The camera system has an 8MP rear lens as well as a front-facing camera. From a subjective viewpoint, the rear lens took some nice pictures, but that’s just an initial impression. There’s a burst mode and a “best picture” function that will nominate what the software regards as the “best shot” from a group. Video can be taken at 1080p and the macro functions were very impressive.
The Android 4.0.4 with TouchWIZ Nature UX software makes the camera easy to operate with Android. For instance, it’s very cool when you can swipe your palm over the screen to take a screenshot.
It’s too bad there isn’t a dedicated camera shutter button. Still, the interface is nicely updated and shutter performance is significantly improved.
The Snapdragon S4 SoC is a very efficient chip and based on early tests of the international version, Samsung has done a great job designing in features that maximize battery life. The Galaxy S3’s hefty 2100mAh battery is impressive. The North American Galaxy S3 should stay charged longer than the European quad-core Exynos processor, but it hasn’t lived up to the claims that it has double the life of the One X battery. In fact, we found the two to be almost identical. Take note that the Galaxy S3 has a removable battery. The HTC One X does not.
This version of S Voice is supposed to allow for greater voice control than previous iterations, but in testing, its performance was patchy. For instance, waking up the phone using spoken commands didn’t always work.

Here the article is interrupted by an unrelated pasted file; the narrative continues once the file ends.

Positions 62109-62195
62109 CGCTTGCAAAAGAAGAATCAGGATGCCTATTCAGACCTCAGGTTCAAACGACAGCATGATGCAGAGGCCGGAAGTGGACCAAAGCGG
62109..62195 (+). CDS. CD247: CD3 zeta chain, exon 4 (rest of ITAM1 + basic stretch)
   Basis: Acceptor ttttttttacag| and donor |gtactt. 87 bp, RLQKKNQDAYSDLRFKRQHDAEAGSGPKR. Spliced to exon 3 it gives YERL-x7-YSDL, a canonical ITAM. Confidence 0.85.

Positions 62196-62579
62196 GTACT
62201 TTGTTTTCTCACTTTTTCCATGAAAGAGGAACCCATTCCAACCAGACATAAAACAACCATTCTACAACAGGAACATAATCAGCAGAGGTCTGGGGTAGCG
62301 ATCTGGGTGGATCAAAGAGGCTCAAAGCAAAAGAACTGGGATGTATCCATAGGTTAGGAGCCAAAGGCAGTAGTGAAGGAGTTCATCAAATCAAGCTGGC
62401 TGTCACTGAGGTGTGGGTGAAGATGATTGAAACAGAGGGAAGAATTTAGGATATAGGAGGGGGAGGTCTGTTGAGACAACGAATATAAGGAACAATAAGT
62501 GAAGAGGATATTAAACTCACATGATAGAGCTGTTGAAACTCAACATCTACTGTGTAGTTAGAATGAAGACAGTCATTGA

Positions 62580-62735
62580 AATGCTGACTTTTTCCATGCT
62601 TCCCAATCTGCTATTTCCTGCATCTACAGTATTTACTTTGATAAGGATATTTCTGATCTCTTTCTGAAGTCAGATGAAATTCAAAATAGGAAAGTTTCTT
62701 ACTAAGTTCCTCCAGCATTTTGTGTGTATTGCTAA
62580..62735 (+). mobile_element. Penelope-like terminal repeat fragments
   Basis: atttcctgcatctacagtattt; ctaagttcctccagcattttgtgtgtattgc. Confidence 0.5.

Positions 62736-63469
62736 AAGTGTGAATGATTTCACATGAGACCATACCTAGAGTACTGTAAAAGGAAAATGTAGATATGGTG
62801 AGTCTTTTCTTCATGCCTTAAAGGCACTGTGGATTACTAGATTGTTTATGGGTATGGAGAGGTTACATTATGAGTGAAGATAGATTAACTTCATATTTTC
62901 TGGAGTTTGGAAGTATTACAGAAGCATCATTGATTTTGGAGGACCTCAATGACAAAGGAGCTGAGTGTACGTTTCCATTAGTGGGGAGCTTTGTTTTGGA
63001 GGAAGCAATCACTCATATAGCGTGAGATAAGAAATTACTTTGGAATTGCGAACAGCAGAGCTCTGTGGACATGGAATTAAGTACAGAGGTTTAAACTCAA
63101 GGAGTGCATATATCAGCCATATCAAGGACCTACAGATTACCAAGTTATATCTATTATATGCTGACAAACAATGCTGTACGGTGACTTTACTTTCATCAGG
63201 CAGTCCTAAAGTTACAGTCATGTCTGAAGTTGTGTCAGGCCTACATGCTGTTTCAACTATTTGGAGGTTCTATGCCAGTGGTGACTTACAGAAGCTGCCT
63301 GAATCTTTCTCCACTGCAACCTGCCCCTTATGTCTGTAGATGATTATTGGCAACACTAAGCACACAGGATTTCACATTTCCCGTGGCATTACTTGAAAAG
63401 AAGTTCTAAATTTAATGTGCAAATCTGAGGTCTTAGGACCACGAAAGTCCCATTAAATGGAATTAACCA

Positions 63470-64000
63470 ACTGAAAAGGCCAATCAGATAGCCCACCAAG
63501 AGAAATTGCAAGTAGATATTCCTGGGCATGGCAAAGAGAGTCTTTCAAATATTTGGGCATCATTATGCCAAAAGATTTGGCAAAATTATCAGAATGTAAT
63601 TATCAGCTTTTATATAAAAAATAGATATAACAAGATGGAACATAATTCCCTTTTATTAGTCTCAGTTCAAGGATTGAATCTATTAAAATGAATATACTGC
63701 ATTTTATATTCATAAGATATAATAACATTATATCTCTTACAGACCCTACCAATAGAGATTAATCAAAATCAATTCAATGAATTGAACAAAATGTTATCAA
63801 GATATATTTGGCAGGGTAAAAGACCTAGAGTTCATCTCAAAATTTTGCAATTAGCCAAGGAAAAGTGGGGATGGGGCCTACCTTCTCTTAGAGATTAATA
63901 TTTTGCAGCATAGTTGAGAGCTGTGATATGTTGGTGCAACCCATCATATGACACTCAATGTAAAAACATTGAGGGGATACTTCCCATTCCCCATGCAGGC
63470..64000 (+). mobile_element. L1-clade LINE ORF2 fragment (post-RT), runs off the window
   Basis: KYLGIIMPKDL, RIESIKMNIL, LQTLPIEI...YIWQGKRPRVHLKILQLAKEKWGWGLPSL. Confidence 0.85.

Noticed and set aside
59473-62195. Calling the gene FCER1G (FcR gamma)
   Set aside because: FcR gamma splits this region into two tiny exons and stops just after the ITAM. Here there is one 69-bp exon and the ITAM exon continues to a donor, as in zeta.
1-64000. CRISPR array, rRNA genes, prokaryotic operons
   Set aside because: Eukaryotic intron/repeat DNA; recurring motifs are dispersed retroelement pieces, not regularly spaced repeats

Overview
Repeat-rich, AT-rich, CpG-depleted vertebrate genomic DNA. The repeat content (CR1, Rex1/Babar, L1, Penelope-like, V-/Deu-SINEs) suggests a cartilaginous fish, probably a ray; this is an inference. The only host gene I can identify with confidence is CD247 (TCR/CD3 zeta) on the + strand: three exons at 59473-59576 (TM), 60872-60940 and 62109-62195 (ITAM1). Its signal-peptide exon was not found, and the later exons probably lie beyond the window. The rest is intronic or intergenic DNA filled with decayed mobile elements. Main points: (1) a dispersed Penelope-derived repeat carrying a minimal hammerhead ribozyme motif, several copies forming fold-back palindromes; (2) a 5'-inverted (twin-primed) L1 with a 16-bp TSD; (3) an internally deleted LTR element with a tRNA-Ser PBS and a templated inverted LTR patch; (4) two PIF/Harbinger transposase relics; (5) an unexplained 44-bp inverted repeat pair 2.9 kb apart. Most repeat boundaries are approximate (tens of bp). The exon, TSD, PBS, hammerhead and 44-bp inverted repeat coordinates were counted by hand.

The Smart Stay function allows you to continuously read a screen without worrying about the backlight dimming. This is possible because of the impressive front camera.
A motion control feature allows you to automatically dial your contacts by raising the phone to your ear. Neither the Smart Stay nor the motion control functions were enabled by default, so you’ll have to dig through the settings on your phone.
Polaris Office is a nice feature for business users. It allows you to open Word, Excel and PowerPoint files on your phone.
Well done, Samsung. Despite the company’s pre-market theme describing a design “inspired by nature”, they’ve created a functional and fun smartphone that may have attracted a long-term following.
Serious competition among smartphone makers is always good for us users. It gives us more choices. Samsung’s Galaxy S3, the HTC One X and even the HTC One S might mean you’ll have a tough time going with only one new smartphone.
It’s nice to know that regardless of carrier or network speed, all S3 models are identical on the outside. The difference is on the inside. If you’re in the market for a new smartphone, you might just want to wait until the Galaxy S 3’s June 20th release to make your decision.